Règle correspondante
Colombia
Practice Relating to Rule 14. Proportionality in Attack
Colombia’s Instructors’ Manual (1999) prohibits the disproportionate use of force. The manual states: “In time of war, the principle of proportionality must be observed. This principle means that the degree of force, the weapons used and the actions taken must be proportionate to the seriousness of the situation.” 
Colombia, Derechos Humanos & Derecho Internacional Humanitario – Manual de Instrucción de la Guía de Conducta para el Soldado e Infante de Marina, Ministerio de Defensa Nacional, Oficina de Derechos Humanos, Fuerzas Militares de Colombia, Santafé de Bogotá, 1999, p. 19; see also p. 20.
Colombia’s Operational Law Manual (2009) states:
3. Fundamental guarantees and IHL principles
These guarantees have been embodied in principles that guide behaviour during situations of hostilities and must be observed throughout all military operations:
- Principle of proportionality: A military action is proportionate when it does not cause civilian victims or damage to civilian objects that would be excessive in relation to the overall anticipated result in terms of military advantage. … In this sense, “launching an attack which may be expected to cause incidental loss of life and injury to the civilian population, damage to civilian objects, or a combination thereof, which would be excessive in relation to the concrete and direct military advantage anticipated, is prohibited”. 
Colombia, Manual de Derecho Operacional Manual FF.MM. 3-41 Público, Primera Edición 2009, Comando General de las Fuerzas Militares, aprobado por el Comandante General de las Fuerzas Armadas por Disposición Número 056, 7 December 2009, pp. 36–38; see also p. 58.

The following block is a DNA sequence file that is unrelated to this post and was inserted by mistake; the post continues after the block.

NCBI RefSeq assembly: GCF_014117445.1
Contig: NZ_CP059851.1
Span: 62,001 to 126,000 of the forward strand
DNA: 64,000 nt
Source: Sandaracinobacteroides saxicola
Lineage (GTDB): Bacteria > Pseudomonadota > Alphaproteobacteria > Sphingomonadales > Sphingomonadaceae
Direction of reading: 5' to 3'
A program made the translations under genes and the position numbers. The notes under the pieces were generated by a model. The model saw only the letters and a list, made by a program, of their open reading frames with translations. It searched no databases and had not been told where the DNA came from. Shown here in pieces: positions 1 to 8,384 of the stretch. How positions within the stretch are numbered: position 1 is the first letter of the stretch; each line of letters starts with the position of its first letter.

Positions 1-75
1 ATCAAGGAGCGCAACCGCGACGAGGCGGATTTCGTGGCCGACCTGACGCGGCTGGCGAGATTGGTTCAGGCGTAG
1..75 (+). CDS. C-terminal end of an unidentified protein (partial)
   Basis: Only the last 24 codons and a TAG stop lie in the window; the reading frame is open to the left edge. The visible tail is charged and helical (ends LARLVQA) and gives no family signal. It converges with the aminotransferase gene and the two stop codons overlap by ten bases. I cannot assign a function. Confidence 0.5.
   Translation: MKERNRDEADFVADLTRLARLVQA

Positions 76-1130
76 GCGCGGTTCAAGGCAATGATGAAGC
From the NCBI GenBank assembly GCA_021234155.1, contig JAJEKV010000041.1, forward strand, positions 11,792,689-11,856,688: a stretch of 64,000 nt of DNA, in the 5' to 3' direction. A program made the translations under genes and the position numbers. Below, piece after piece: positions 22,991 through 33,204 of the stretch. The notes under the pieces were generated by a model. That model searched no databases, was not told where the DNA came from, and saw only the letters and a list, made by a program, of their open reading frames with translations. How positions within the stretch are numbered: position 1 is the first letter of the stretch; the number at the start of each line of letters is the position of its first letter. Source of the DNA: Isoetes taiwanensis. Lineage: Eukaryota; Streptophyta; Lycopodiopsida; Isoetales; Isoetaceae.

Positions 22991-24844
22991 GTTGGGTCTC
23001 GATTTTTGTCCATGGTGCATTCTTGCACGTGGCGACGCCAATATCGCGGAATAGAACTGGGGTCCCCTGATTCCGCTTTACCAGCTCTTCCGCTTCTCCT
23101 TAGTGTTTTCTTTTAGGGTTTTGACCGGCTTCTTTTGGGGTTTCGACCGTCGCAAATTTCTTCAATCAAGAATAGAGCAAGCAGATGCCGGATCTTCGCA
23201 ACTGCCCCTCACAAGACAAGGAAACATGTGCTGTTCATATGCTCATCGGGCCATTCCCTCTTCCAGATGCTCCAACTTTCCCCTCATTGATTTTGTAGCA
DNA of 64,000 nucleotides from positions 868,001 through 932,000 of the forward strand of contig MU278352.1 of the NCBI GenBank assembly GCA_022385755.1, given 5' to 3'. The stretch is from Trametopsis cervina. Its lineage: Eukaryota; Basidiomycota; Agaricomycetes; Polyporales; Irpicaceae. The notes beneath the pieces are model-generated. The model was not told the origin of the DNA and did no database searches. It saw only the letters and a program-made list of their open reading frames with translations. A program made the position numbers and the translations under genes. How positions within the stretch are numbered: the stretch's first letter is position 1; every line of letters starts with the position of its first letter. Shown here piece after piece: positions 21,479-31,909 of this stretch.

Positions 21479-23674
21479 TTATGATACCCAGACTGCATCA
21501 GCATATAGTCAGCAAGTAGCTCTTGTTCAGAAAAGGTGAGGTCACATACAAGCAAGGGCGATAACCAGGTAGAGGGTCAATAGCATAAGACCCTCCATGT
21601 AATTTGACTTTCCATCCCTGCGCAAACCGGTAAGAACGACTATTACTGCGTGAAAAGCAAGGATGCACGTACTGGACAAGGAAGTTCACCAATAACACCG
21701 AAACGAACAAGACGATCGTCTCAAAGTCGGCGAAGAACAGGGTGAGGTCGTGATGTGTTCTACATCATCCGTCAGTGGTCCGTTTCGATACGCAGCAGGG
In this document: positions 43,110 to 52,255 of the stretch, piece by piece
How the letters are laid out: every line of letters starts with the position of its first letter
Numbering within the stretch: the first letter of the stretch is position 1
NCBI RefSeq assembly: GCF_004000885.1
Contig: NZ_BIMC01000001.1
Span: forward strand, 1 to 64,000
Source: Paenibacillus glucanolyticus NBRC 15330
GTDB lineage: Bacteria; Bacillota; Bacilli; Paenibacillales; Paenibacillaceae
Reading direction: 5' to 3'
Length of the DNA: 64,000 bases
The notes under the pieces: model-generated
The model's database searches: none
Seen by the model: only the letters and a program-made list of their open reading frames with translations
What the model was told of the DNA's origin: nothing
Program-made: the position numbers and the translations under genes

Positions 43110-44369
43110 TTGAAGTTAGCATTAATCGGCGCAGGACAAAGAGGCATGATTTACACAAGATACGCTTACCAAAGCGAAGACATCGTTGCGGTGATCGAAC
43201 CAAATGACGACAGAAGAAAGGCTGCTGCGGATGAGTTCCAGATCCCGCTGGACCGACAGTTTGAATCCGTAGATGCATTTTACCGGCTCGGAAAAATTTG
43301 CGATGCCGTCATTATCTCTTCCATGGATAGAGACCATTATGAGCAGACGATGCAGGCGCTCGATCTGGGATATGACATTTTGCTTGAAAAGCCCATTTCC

[footnotes in original omitted]
The manual also states:
In an IHL framework, proportionality refers firstly to the effects that, in relation to the anticipated military advantage, the use of force between the parties may have on third parties (harm to persons not directly participating in hostilities). This does not mean that there are no limitations on the use of force between the parties (principle of humanity). 
Colombia, Manual de Derecho Operacional Manual FF.MM. 3-41 Público, Primera Edición 2009, Comando General de las Fuerzas Militares, aprobado por el Comandante General de las Fuerzas Armadas por Disposición Número 056, 7 December 2009, pp. 90–91.
The manual further states:
3. Minimum contents of operational orders
c. Execution
The description of the execution of the operation must include the Commander’s operational concept. Within these sections, the following contents, depending on the operation[,] … should be included:
(i) For operations in a hostilities scenario:
If the operation is carried out in a situation of hostilities, i.e. if the planning can be done within the IHL framework, the section on execution must also include:
- Principle of proportionality: Assess if the damage to the population or civilian objects is excessive in relation to the concrete and direct military advantage anticipated. 
Colombia, Manual de Derecho Operacional Manual FF.MM. 3-41 Público, Primera Edición 2009, Comando General de las Fuerzas Militares, aprobado por el Comandante General de las Fuerzas Armadas por Disposición Número 056, 7 December 2009, pp. 100–102.